There are 2 routes you could take, back or front end, since this post is meant for beginners I assume you dear reader don't have a CS background, and in this case, I recommend you take the frontend route first if after a while you think backend is the more logical choice you can always switch.

    For frontend development, there are many 100s of frameworks that basically combine all the basics mentioned above and give you a more structured way to develop your websites/web apps. There are three big players that have been around for the past 10 years: Angular, Vue, and React.

    The most popular one is React and it has been for a long time now, it has the most add-on libraries to help you achieve almost anything, and the community is so huge that whichever problem you would run into there is most likely an answer to it somewhere.

    By now you can guess my recommendation for you, the biggest reason why I recommend React is that it's the most popular and there are the most jobs available for it especially if you're looking to get into freelancing.

    Tutorials and side projects

    There are many tutorials online, but learning React is tricky and I recommend going the video course route. I learned it from Udemy there are amazing courses on there, the one I recommend is from Max, it's a huge course and you might not need everything that's on there but it's nice to have if you ever need it.

    Developing side projects is the best thing you will do in your career!

    Take your time with this one, it took me personally 3 months to complete, granted I was following my active/passive rule, but it's so much worth the effort.

    My side project while learning the course was a pizza ordering app, it was the first project that I was actually proud of doing and even though it didn't really function at all it was my first time struggling with React and actually grasping the idea behind it.

    Back then (about 5 years ago) React was enough, today almost always there is a framework on top of React, there are many problems that come with using a framework like React which in most cases you don't really need to worry about because that framework on top of React solves them for you.

    Next Js is the one I am referring to, it does have a bit of a learning curve, but If you've grasped React, you won't have any problems learning and using it.

    After finishing the course and doing a couple of side projects it is safe to say that you're job ready, or at least freelance job ready.

    Get that client

    After developing and deploying a couple of projects with Next, you're ready to jump on the freelance platforms, personally, I've had the most success with Upwork and this is why I recommend it as your first platform.

    The main thing that's going to separate you from the crowd is your profile, before even starting to look for jobs make sure you have your profile completed to 100%, and I don't mean fill it up with all kinds of info just to get there, but rather what you should do is look at other freelancers at your level or slightly above you, people that have had some success on the platform, and model your profile accordingly.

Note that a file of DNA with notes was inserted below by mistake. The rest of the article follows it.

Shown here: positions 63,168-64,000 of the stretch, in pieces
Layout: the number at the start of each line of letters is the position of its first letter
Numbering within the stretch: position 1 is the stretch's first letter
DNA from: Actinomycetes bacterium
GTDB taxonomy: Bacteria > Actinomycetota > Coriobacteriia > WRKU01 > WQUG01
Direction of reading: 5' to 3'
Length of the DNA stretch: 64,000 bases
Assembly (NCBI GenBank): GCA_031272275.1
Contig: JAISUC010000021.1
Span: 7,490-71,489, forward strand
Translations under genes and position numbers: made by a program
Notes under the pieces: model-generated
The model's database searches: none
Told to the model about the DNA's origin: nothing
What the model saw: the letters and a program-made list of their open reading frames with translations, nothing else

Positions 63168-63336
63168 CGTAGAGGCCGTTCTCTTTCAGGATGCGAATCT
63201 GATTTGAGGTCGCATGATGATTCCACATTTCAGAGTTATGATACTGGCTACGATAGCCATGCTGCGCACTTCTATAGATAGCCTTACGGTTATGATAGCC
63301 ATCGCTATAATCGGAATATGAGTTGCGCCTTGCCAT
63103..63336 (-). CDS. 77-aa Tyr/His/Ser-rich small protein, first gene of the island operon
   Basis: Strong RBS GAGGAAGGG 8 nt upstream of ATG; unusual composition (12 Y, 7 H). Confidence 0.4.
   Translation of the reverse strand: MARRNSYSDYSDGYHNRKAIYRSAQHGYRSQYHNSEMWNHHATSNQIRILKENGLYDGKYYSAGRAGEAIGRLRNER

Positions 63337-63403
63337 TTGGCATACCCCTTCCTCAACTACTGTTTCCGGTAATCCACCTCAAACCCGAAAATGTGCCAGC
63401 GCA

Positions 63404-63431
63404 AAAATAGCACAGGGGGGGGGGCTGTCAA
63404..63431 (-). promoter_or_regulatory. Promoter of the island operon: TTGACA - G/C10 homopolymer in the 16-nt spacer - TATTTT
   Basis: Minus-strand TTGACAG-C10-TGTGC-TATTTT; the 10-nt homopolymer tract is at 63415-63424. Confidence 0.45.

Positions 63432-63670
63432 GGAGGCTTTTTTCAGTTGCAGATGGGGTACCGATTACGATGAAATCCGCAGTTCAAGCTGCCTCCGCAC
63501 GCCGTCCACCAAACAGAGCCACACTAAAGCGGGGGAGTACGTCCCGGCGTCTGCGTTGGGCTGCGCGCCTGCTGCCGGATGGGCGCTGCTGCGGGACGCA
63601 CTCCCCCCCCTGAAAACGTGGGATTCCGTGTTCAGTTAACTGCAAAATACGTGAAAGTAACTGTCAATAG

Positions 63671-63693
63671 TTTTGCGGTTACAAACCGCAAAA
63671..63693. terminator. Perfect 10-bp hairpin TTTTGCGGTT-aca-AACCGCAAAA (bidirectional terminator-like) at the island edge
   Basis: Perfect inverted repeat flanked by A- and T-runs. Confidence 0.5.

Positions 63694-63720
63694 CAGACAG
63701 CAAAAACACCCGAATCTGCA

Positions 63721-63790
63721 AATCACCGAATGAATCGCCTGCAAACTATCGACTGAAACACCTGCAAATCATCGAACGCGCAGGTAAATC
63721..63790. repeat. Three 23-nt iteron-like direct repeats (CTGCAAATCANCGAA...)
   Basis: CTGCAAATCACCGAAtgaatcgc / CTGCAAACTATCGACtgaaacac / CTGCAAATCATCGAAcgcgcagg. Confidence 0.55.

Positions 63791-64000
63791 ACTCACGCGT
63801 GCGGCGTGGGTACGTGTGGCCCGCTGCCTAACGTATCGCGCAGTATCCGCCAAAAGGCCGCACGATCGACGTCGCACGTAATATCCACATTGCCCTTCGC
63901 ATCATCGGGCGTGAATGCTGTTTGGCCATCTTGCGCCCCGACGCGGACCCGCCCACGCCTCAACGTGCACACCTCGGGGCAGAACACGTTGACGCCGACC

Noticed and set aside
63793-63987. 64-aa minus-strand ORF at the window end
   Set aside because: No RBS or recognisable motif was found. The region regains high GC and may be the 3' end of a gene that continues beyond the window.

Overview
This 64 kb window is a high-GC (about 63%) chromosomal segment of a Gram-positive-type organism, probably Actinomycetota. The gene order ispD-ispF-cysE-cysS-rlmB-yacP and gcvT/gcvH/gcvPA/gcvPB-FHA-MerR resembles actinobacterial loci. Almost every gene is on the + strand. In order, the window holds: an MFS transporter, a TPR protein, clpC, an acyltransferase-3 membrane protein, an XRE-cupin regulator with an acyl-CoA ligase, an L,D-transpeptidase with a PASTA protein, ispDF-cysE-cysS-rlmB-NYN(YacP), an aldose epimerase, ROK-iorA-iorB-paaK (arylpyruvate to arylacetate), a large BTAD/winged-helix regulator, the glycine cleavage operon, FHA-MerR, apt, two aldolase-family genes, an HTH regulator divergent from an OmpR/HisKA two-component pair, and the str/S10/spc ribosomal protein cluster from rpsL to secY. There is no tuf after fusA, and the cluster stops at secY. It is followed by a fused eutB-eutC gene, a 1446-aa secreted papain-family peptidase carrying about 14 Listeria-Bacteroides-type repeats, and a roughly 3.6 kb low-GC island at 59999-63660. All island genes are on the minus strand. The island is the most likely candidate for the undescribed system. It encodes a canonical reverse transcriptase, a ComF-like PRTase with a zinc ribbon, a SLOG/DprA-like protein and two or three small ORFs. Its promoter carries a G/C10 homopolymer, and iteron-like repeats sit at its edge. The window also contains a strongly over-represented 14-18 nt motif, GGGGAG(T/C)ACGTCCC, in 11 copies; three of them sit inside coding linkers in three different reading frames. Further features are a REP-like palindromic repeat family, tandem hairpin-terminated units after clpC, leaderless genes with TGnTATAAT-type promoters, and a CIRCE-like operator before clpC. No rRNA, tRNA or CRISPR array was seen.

This one is probably the most important one, this is what the client will read when they first see your proposal.

    Your title

  • Mine is: Senior (ReactJS, NextJS, NodeJs, Graphql) Developer
  • Usually when clients posts a job they already have a stack planned especially when looking for beginners, so be sure to include the technologies you're working with.
  • Your description

  • Start with a short summary about yourself and be honest, false claims are always exposed.
  • Then a list of the skills, technologies you're working with.
  • Finish up with your availability and/or info on where can clients find more about you. (Unfortunately you cannot include links here)
  • Skills

  • yes you've already listed these, but here they are more important because of algorithm reasons
  • since Upwork allows you to add only up to 15 skills, choose them wisely and do not add unrelated skills
  • Portfolio

  • Those projects that I've been babbling on this whole time, well this is where you use them.
  • Include screenshots of them, explain what the project does and what you've learned from each one.
  • Bonus points if it's deployed somewhere
  • These are the most important ones to keep in mind and should get you to almost 100%, if they don't you can add "other experiences" or "employment history" even if it's unrelated or maybe non-existent :), add it here and boost that profile to 100%, the algorithm will appreciate you more.

    Your rate - here is the part when some might think all this effort for that kind of rate, am I crazy? Wait up, hear me out!

    Based on the projects that I've recently viewed at the time of writing I would say the best starting rate is somewhere between $10 - $15. I know it's not ideal but to succeed on Upwork, at least for the first couple of projects you need to set your standards low, work at it, and in no time you will be able to charge $30 - $50.


    The journey to success is not an easy one, three years in and I still feel like there is so much I could be doing/have done better.

    This route is by no means an easy one, it requires discipline and determination, but I do think it’s a fast route to earning money as a developer, my journey from 0 to freelancing on Upwork took 1 year, with a better plan and more research I could’ve done it 6 months, I hope this blog steers you in the right direction.